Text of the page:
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Copyright (c) 2008 Regents of the University of California
Berkeley Technology Law Journal

ANNUAL REVIEW 2008: INTELLECTUAL PROPERTY: PATENT: Note: Trials and TRIPS-ulations: Indian Patent Law and Novartis AG v. Union of India

Annual Review, 2008

Berkeley Technology Law Journal

23 Berkeley Tech. L.J. 281


By Linda L. Lee


When pharmaceutical company Novartis challenged the rejection of its patent application for the leukemia drug Gleevec in Novartis AG v. Union of India, 1 it became the first major legal challenge to India's newly amended patent law. In 2005, India purportedly made the final changes required to bring its intellectual property laws in compliance with the Trade-Related Aspects of Intellectual Property Rights (TRIPS), the World Trade Organization's (WTO) minimum standards for intellectual property protection, 2 but its patent law is still fraught with a number of controversial provisions. The ability of pharmaceutical companies such as Novartis to secure patent protection in India not only is important in creating incentives for pharmaceutical research, but also greatly affects the Indian generic drug industry, and therefore the price of medicine available to patients. India is the world's second most populous country 3 and the second-fastest growing major economy, 4 but has 70% of its population living on less than $ 2 per day, 5 making Novartis AG of paramount importance.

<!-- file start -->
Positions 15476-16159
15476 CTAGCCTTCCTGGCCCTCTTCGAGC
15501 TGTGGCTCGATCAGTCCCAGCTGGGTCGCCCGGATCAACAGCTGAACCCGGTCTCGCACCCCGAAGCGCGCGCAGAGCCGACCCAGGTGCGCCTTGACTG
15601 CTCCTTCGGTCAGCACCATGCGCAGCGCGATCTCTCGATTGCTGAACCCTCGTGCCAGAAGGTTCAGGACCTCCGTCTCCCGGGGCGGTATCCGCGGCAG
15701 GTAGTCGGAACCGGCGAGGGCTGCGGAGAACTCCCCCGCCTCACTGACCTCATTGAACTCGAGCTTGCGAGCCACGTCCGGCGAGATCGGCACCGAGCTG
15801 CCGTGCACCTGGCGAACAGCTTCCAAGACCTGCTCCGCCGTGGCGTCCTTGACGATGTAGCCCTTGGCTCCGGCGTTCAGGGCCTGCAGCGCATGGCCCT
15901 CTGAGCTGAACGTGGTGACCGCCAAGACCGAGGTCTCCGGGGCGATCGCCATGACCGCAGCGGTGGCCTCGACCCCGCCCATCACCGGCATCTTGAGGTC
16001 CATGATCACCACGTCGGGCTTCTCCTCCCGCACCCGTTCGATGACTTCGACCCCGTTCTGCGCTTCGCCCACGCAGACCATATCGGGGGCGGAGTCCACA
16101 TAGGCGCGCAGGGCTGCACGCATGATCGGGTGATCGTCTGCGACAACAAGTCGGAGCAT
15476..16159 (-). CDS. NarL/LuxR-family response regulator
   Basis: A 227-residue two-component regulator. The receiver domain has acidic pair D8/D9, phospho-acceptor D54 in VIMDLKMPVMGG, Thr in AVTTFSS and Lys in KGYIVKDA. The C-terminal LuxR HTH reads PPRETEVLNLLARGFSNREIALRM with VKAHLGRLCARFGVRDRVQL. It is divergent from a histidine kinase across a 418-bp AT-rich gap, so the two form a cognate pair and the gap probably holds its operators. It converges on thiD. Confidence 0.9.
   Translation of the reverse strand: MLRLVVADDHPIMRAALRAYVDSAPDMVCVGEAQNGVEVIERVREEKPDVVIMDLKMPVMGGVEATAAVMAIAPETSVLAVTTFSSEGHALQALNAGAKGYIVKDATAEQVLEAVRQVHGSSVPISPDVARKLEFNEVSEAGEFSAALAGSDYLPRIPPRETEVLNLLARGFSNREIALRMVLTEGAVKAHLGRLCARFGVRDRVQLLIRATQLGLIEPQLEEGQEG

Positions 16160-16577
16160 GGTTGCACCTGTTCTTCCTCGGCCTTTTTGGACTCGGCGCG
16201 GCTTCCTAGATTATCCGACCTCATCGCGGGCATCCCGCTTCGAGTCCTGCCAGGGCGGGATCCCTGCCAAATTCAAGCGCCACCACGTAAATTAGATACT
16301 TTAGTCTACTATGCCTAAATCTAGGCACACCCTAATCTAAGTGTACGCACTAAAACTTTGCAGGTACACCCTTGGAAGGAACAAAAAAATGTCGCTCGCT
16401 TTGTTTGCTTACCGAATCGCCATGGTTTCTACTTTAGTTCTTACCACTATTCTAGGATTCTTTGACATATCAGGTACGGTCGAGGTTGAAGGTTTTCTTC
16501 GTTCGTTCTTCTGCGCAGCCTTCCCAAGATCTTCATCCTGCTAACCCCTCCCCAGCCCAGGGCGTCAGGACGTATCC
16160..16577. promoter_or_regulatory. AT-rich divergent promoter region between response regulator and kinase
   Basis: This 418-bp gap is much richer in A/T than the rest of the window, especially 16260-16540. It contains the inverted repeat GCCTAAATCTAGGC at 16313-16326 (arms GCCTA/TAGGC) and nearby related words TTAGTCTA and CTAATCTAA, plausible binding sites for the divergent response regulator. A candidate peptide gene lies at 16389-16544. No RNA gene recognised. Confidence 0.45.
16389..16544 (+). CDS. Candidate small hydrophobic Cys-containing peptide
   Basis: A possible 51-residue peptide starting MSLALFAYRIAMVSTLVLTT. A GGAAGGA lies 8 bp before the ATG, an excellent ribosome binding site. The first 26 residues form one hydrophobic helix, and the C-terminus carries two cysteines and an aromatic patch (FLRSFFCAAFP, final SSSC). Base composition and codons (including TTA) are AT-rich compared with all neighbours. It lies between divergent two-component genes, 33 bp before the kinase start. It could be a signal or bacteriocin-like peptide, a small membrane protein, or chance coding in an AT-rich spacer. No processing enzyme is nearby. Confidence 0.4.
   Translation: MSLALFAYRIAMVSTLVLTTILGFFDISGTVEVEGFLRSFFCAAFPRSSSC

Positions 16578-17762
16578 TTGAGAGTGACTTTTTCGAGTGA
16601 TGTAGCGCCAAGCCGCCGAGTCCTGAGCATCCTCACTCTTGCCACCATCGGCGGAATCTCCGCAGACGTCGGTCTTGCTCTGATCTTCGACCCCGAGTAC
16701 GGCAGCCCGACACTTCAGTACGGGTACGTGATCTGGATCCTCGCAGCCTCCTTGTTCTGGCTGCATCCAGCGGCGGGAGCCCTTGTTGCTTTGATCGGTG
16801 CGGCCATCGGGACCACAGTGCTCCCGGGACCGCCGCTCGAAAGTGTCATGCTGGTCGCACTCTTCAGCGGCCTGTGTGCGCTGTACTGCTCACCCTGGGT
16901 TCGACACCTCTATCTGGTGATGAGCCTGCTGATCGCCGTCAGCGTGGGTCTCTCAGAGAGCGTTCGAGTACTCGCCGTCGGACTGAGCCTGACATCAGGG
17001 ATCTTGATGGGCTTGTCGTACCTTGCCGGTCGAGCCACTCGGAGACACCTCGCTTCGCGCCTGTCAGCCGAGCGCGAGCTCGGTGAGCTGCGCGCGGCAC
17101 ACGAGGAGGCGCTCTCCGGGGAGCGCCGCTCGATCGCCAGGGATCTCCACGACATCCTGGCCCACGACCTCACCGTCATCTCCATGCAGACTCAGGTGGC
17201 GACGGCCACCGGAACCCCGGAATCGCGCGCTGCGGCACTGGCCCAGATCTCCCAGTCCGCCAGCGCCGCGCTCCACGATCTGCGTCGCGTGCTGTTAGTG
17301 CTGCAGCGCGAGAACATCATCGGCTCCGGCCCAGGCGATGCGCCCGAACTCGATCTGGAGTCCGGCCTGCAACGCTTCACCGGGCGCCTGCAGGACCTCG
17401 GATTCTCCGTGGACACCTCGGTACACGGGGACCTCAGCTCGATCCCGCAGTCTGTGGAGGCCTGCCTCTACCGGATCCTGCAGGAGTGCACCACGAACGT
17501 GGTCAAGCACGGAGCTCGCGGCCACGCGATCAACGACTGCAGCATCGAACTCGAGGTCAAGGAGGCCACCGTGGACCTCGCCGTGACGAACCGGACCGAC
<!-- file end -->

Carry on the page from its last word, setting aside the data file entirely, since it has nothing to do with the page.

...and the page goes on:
India joined the WTO at the end of the twentieth century, 6 marking India's entry into the global economy, but also requiring compliance with international standards for its intellectual property regime. Under TRIPS obligations, developing countries such as India must strengthen its intellectual property rights (IPRs) to conform to the stronger intellectual property regimes prevalent in developed countries in order to be members of the WTO. 7 Changes in Indian intellectual property law would ...
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